I would like to know what symbol was originally on the Peace dollar, but not distributed. Was it a broken sword? Do any exist?
According to Q. David Bowers in Silver Dollars and Trade Dollars of the United States, “Representatives of World War veterans’ groups had obtained a copy of the drawing for the reverse and did not like what they saw. It featured an eagle breaking a sword (or bending a plowshare, depending upon one’s viewpoint). Veterans saw this as an admission of defeat by the United States … the White House was deluged with telegrams demanding that the offensive artwork be withdrawn.” No coins or patterns were struck with this rejected design.
What’s a good way to tell the difference between an About Uncirculated and an Uncirculated Morgan silver dollar?
The difference between AU and BU Morgan dollars is minuscule and takes practice to differentiate. Watch for any interruption in mint luster and be careful to determine that the luster hasn’t been artificially enhanced. The obverse high points are the hair above the ear, hair above and immediately behind the forehead line, the second curl above and between the last digit of the date and star, the top of the eyebrow, top part of the cheek under the eye, tip of the cap, and fold under the outer leaf. Feathers on the breast and behind the eagle’s beak are the high points on the reverse. Since many dates and mintmarks were poorly executed, you still need to learn which will be weakly struck when considering a silver dollar’s grade.
I’ve read that it is a better investment to buy gold mining stocks than physical gold. Could it be true I might make more by buying stock in coin businesses than by buying collectible coins?
It would, of course, depend on which you choose to buy. There are only five U.S. businesses associated with coins that are publicly traded on stock exchanges. Their NPI (Numismatic Price Index) was 151.20 on May 10, 2016. Two years later, their NPI was 173.57, or an increase of 12.88 percent.
What are the names of these five companies?
These are Collectors Universe, DGSE Companies, Sotheby’s, A-Mark Precious Metals and Johnson Matthey Metals.
What advantage do you see in purchasing stock in these companies rather than buying collectible coins?
The only advantage is liquidity. Stock can be sold almost immediately using any of several forms of electronic communications. Coins are a physical commodity and, for that reason, usually take longer to sell.
You said “usually take longer to sell.” Does that mean some coins can be liquidated as quickly as can a stock?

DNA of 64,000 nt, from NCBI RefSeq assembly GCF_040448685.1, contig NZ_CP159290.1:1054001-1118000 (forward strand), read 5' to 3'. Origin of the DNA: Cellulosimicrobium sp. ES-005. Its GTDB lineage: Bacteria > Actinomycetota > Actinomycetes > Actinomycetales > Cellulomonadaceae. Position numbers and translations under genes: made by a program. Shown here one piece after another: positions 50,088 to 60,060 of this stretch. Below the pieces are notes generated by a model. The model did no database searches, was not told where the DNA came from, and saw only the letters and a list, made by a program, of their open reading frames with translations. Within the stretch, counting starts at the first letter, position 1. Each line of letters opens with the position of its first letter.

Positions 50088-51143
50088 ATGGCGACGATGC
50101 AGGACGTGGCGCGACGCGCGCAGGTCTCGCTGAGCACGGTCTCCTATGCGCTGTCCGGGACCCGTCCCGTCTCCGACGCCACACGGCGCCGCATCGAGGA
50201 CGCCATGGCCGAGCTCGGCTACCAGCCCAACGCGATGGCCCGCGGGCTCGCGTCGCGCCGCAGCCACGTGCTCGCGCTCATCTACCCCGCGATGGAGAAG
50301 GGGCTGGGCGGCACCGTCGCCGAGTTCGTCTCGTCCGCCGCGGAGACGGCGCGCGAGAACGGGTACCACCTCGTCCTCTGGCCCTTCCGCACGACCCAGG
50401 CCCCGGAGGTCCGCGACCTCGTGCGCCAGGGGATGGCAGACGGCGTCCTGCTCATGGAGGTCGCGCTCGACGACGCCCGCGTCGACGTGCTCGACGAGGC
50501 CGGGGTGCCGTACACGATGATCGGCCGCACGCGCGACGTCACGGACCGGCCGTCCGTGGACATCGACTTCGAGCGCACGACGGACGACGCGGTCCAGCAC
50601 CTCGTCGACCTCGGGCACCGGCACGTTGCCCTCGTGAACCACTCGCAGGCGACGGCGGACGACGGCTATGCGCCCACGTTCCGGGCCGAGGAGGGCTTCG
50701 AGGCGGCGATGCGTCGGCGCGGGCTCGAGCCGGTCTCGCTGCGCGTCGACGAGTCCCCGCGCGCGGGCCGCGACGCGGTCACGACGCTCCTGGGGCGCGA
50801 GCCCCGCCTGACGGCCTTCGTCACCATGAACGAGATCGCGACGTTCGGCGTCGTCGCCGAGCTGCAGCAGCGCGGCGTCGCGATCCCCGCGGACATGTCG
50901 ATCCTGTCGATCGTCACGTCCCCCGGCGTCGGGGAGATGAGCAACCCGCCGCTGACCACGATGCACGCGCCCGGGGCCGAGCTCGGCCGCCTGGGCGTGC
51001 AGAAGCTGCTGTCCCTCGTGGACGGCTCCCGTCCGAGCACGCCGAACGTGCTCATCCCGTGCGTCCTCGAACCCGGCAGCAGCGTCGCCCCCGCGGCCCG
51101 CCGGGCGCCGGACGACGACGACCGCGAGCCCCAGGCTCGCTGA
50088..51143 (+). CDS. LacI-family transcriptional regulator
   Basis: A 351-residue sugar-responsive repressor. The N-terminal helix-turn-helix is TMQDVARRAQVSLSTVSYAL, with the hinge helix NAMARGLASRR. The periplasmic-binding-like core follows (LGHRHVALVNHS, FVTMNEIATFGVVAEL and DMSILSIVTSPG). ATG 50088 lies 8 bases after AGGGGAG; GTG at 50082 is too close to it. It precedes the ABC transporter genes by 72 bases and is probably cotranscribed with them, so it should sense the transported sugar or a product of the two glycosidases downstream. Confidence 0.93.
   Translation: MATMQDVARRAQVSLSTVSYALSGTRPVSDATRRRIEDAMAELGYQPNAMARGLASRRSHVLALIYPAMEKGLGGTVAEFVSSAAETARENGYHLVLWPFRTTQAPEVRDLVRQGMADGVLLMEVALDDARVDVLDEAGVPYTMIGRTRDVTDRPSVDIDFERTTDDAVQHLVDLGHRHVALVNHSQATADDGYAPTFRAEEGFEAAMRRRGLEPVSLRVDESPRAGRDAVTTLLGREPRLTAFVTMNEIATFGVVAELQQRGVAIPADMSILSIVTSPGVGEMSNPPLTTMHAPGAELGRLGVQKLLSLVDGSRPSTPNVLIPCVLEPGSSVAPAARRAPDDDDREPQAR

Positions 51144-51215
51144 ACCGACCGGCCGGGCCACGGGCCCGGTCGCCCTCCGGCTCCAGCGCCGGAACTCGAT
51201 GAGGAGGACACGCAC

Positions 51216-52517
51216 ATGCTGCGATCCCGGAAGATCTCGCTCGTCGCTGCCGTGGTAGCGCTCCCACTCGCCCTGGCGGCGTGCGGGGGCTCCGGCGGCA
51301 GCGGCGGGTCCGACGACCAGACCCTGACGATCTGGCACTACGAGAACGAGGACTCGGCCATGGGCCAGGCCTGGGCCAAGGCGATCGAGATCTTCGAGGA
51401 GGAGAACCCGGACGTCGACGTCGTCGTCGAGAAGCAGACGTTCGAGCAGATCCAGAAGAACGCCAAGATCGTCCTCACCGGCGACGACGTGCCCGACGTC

It might take several days to get paid, but it isn’t unusual for coin dealers to sell another dealer something by telephone, especially if it is bullion coinage. The seller still needs to wait until the buyer receives the merchandise and then pays for it. But this coin transaction rapidity hinges on the two parties knowing and trusting each other.
How can I tell if my 1922 Peace dollar is the High Relief variety?
While High Relief 1922 Peace dollars are rare, all 1921 Peace dollars were struck in high relief. I would suggest comparing your 1922 dollar to that of 1921. There is the additional diagnostic of two short rays above the coronet, L and We Trust, as well as strengthened detail to the hair and feathers.
What is the reason for the 1879-CC silver dollar mintage of less than a million coins?
According to the 1879 Annual Report of the Director of the Mint, “Although situated in close proximity to a large silver producing section of country, owners of silver bullion have been demanding a high price for delivery at Carson than silver could be procured for at Philadelphia or San Francisco.”
I have a 1983-D Washington quarter that seems to be made almost completely of copper. There may be small areas that have another metal, but looking at the edge, it is not like a normal sandwiched quarter. How should I proceed?
There are several planchet and die error sub-varieties known of the 1983-D Washington quarter, but this is the first possible wrong or faulty composition planchet of which I am aware. An error of any copper-nickel clad coin could occur where the copper may appear on the surface rather than the nickel. The coin needs to be examined by a well-recognized third-party certification service to determine what has happened.
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